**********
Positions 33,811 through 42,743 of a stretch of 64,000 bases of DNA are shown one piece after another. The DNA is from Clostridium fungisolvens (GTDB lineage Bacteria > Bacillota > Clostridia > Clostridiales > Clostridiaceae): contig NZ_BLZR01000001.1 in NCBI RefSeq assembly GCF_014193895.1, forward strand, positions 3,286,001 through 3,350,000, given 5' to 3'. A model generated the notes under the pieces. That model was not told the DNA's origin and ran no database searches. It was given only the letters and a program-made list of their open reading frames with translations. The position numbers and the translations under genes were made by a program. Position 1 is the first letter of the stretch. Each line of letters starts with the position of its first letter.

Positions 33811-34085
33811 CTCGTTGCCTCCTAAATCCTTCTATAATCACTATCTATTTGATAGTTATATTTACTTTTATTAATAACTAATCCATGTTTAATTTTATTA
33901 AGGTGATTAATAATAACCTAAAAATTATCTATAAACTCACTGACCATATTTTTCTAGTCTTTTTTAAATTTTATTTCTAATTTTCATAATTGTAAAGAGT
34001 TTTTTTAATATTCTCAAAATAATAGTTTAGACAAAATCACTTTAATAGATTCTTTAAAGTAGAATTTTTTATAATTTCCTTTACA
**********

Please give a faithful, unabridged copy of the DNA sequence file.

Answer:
Positions 33,811 through 42,743 of a stretch of 64,000 bases of DNA are shown one piece after another. The DNA is from Clostridium fungisolvens (GTDB lineage Bacteria > Bacillota > Clostridia > Clostridiales > Clostridiaceae): contig NZ_BLZR01000001.1 in NCBI RefSeq assembly GCF_014193895.1, forward strand, positions 3,286,001 through 3,350,000, given 5' to 3'. A model generated the notes under the pieces. That model was not told the DNA's origin and ran no database searches. It was given only the letters and a program-made list of their open reading frames with translations. The position numbers and the translations under genes were made by a program. Position 1 is the first letter of the stretch. Each line of letters starts with the position of its first letter.

Positions 33811-34085
33811 CTCGTTGCCTCCTAAATCCTTCTATAATCACTATCTATTTGATAGTTATATTTACTTTTATTAATAACTAATCCATGTTTAATTTTATTA
33901 AGGTGATTAATAATAACCTAAAAATTATCTATAAACTCACTGACCATATTTTTCTAGTCTTTTTTAAATTTTATTTCTAATTTTCATAATTGTAAAGAGT
34001 TTTTTTAATATTCTCAAAATAATAGTTTAGACAAAATCACTTTAATAGATTCTTTAAAGTAGAATTTTTTATAATTTCCTTTACA